Our overclocking tests were made with the CPU using its original cooler and standard voltage (1.425 V).

As we mentioned, the main difference between Athlon 64 and Athlon 64 FX is that FX has its clock multiplier unlocked, allowing you to make more aggressive overclocking. Actually Athlon 64 clock multiplier is unlocked, but only for configuring it below its standard ratio. On Athlon 64 FX you can go both ways: up and down.

First we increased its HTT clock using its standard clock multiplier (14x). We could achieve only 209 MHz, making the CPU to run at 2,926 MHz internally, a 4.5% increase on the CPU internal clock. Over 209 MHz the system was unstable.

Then we increased the clock multiplier to 14.5x, making the CPU run at 2.9 GHz, a 3.57% increase in its internal clock. We couldn’t increase HTT, the system was always unstable.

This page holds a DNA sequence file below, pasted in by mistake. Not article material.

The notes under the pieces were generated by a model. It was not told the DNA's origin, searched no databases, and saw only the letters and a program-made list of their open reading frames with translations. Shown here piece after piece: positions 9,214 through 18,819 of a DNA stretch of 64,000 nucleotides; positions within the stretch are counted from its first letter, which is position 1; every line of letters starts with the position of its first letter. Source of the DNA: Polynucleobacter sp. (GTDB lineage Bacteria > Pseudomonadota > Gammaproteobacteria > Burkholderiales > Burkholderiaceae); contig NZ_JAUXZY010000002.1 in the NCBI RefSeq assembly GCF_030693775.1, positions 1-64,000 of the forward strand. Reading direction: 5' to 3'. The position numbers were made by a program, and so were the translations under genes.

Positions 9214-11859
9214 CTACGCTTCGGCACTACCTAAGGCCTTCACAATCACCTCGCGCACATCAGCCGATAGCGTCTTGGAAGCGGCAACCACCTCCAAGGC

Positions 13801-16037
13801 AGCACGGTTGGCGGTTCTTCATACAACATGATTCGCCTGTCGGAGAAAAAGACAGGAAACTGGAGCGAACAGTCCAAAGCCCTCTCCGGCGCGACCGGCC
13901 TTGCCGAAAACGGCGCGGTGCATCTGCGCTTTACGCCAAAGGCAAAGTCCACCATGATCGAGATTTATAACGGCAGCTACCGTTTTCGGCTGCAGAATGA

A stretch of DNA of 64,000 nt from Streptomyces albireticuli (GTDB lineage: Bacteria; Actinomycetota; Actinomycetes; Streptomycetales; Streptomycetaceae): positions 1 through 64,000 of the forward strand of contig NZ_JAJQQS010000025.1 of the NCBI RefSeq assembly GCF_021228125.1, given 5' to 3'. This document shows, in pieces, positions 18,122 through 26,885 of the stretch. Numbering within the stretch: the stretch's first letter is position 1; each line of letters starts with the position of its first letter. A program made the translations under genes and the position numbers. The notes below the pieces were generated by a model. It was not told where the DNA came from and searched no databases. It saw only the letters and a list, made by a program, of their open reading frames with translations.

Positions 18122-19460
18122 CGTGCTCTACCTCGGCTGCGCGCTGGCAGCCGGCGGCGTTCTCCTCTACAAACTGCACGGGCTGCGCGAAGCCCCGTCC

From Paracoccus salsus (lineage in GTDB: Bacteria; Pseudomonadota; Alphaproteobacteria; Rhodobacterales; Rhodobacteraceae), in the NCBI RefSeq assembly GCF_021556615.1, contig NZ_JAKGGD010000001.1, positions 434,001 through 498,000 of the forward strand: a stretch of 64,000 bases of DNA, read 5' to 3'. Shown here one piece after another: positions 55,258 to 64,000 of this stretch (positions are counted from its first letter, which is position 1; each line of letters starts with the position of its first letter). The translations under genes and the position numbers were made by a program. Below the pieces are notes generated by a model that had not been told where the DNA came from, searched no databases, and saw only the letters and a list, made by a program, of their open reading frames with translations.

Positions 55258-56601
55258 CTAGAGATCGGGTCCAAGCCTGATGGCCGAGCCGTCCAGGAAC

Then we played descreasing the clock multiplier to 13.5x. At this configuration we could put the HTT clock at 216 MHz, making the CPU run at 2,916 MHz internally, a 4.14% increase on the CPU internal clock). Over that the system was unstable.

We didn’t play with voltage or with the cooler. You will probably achieve better results than us with time and patience.

Gabriel Torres is a Brazilian best-selling ICT expert, with 24 books published. He started his online career in 1996, when he launched Clube do Hardware, which is one of the oldest and largest websites about technology in Brazil. He created Hardware Secrets in 1999 to expand his knowledge outside his home country.